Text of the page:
The author of outstanding “The Simple Guide...” series (including Sensitive Boys, Child Trauma, Shame and Children etc) and the excellent “Teaching the Child On The Trauma Continuum“, Betsy De Thierry, is someone whose work is detailed, informative and evidence based whilst also maintaining the ability to be completely accessible to teachers, parents and other adults interested in the wellbeing of the young people in our lives. The “Simple Guide To Attachment Difficulties” is no different and is the subject of this review.

This easy-to-read book provides the kind of help we were looking for; it lays the problem out clearly and then seeks to offer insight and not trite solutions

carrie grantDr Carrier Grant MBE
More info

What is this book about?

  • What is Attachment?

  • How Does Attachment Develop and Get Stronger?

  • The Brain Science around Attachment

  • The Safe Place and Co-Regulation

  • What is an Unhealthy Attachment Behaviour?

  • Parenting That Can Hinder a Healthy Attachment

  • Attachment Trauma

  • Attachment Difficulties

  • A Healing Adult Relationship

  • Resilience, Bad Days and Top Tips

Who is this book for?

  • SENCOs

  • Teachers

  • Teaching assistants

  • Parents

  • Education Professionals

  • Adults working with children and young people

  • Students interested in a career in education/social care

Rating

Rating 95

Thoughts

The great thing about any of Betsy’s books are their structure – evidence based followed by practical strategies to use in the classroom or home. This book is no exception. Betsy has an incredibly knowledgeable background in the affects of trauma, shame and attachment difficulties on children and these themes inform all of the guidance within this. She imparts her knowledge with examples, theoretical background and experience winning the hearts and mind of the reader before offering her own guidance as to how we can use the power we hold to advance the life quality of the young people within our care.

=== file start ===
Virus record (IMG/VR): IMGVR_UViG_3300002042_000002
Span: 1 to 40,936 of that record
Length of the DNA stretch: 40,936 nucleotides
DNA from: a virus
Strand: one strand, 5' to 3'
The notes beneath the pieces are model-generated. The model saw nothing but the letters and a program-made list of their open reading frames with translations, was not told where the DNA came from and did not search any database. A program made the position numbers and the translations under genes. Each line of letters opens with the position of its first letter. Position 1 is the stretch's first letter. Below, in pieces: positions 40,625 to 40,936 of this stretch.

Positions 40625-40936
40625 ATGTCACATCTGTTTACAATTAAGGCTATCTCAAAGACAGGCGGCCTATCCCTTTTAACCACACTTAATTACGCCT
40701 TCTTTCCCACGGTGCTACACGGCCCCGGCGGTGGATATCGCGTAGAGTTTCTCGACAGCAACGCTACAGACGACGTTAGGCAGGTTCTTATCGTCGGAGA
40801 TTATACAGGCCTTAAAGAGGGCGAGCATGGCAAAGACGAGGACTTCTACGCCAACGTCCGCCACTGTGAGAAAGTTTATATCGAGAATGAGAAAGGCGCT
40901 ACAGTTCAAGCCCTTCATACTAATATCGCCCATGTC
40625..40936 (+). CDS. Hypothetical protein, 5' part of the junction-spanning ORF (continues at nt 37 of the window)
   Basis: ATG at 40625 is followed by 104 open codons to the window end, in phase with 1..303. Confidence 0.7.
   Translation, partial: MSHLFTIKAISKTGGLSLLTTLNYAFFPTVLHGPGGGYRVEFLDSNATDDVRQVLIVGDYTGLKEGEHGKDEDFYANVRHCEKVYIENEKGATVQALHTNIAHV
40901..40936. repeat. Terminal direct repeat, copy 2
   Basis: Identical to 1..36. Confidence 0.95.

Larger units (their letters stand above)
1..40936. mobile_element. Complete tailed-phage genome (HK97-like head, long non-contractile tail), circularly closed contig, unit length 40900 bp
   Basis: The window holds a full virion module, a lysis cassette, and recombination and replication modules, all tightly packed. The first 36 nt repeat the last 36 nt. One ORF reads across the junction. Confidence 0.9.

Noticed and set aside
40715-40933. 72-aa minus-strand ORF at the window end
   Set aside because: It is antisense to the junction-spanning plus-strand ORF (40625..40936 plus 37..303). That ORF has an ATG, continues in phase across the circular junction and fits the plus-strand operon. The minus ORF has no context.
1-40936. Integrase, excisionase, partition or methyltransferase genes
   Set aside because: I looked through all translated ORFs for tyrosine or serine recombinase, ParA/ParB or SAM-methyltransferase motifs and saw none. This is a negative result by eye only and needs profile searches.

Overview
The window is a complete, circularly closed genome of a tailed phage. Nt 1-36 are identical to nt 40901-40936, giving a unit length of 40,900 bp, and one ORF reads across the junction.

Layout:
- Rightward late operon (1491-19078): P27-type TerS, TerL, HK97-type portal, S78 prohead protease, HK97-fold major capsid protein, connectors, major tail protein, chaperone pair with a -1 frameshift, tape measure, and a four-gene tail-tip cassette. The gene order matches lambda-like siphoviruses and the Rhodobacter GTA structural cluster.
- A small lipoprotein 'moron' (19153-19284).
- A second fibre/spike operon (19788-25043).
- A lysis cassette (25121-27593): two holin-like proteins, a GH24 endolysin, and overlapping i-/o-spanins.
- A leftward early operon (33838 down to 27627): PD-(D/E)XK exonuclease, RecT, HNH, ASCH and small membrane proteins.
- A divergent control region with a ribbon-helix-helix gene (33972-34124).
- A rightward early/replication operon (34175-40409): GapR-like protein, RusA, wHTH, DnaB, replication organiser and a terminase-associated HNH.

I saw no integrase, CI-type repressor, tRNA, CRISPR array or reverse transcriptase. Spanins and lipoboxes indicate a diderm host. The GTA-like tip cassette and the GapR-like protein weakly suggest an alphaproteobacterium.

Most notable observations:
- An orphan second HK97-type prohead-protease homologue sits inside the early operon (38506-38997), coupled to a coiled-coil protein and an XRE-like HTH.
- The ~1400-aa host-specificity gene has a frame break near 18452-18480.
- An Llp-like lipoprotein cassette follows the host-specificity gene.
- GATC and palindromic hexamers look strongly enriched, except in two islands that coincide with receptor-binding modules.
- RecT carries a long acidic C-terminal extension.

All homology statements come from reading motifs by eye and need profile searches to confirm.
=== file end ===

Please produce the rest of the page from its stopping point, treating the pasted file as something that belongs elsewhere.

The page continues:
This book offers the grounding in attachment difficulties and trauma required to understand complex needs and then provides the reader with the confidence to use the healing power of the adult-child relationship to make a real difference. For parents, there is advice around how to maintain your relationship with your children in a way that helps them to develop a healthy attachment with you. This is equally useful for teachers and teaching assistants. A good understanding is also provided for the underlying drivers of attachment based behaviours and the best way to approach them.

This is a must read for anyone working with a child who presents as “attention needing”, has a strong desire to control or who can struggle to maintain appropriate relationships with staff/peers (dismissing/overwhelming etc).